As we all recover from the sting of filing Form 1040, there is something to be thankful for: People for the Ethical Treatment of Animals (PETA) has not — at least not yet — succeeded in convincing lawmakers to slap punitive taxes on meat and fish.

That’s right — PETA wants to tax your hamburgers, steaks, chicken wings, and catfish filets. Yesterday, PETA activist Nathan Runkle picketed the Ohio Statehouse, demanding an 8-cent per pound “sin” tax on all meat and fish. “There are taxes on cigarettes and alcohol,” he told reporters, “so we feel this should be the next step.”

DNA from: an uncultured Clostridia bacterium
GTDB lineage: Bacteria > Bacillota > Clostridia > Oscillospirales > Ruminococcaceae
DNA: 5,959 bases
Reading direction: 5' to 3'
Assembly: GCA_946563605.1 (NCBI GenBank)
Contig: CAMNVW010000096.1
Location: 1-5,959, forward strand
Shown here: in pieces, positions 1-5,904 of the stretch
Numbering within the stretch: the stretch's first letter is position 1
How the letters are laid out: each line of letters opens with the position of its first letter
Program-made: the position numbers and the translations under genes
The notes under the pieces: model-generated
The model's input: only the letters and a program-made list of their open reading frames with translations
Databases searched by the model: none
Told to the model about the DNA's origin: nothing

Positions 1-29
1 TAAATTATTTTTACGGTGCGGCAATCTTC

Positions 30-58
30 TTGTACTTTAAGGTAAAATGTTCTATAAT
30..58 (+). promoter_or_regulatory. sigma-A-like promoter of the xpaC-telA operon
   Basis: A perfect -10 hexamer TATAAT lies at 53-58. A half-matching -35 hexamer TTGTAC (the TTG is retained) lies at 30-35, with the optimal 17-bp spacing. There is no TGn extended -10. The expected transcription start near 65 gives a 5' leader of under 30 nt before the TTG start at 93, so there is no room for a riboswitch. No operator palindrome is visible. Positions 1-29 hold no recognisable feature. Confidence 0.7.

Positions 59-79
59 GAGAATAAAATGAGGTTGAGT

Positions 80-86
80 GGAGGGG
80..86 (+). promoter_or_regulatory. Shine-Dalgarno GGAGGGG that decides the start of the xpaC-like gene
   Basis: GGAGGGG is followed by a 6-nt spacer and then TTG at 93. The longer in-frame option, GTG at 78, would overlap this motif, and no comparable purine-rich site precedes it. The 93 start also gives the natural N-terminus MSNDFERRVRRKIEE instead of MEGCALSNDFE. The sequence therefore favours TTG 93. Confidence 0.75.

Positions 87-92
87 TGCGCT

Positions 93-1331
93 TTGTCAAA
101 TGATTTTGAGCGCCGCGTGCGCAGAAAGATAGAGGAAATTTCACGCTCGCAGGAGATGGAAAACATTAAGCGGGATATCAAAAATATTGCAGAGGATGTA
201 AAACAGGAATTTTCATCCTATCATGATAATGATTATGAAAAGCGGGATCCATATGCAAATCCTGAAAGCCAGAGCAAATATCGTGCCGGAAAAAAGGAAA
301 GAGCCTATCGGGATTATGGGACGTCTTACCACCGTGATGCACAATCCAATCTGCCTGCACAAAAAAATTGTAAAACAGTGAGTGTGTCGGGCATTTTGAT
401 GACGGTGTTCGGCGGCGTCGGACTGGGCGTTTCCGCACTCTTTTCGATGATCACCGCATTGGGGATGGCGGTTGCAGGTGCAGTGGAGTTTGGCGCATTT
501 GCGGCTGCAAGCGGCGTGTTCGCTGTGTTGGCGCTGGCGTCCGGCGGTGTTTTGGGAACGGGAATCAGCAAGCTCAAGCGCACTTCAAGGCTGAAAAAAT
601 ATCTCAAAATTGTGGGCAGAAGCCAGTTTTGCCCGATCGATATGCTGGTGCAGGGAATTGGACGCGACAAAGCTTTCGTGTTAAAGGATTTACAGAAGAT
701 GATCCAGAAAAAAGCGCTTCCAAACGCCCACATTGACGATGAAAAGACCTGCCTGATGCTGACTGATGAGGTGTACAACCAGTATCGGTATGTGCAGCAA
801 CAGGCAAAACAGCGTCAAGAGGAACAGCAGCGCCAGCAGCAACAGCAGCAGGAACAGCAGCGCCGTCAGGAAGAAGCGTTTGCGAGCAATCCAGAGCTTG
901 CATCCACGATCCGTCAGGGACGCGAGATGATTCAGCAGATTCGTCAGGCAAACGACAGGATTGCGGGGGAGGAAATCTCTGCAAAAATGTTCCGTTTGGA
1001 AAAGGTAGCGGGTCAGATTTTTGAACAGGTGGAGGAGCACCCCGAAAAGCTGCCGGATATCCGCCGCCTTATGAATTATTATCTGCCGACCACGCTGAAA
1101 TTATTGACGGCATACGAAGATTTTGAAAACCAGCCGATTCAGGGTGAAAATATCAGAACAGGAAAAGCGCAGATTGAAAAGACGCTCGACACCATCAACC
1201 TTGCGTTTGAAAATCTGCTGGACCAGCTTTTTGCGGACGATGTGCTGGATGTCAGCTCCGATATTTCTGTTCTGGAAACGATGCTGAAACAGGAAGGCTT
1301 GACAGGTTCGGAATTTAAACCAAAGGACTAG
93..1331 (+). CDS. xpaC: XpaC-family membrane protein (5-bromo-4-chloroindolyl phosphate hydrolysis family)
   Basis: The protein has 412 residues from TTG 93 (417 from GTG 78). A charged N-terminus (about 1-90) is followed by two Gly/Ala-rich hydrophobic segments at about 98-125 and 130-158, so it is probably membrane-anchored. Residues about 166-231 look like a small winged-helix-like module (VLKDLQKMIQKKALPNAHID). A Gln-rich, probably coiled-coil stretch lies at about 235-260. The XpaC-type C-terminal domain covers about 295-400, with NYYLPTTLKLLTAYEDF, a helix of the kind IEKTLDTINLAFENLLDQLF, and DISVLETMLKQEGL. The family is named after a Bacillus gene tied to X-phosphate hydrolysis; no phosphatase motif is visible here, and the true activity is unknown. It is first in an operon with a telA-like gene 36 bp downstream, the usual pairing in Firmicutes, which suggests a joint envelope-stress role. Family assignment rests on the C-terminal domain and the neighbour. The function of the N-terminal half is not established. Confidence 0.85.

PETA’s goal is to eliminate all meat and dairy from the American diet. The group seeks to tax meat because it wants to do away with it. Similarly, Mothers Against Drunk Driving opposes the rollback of beer taxes — calling, in fact, for a greater tax burden on adults who choose to imbibe — precisely because it supports “prohibition drip by drip.”

The same could be said of the misnamed Center for Science in the Public Interest, whose executive director has advocated “sin” taxes on soft drinks, butter, cheese, and potato chips.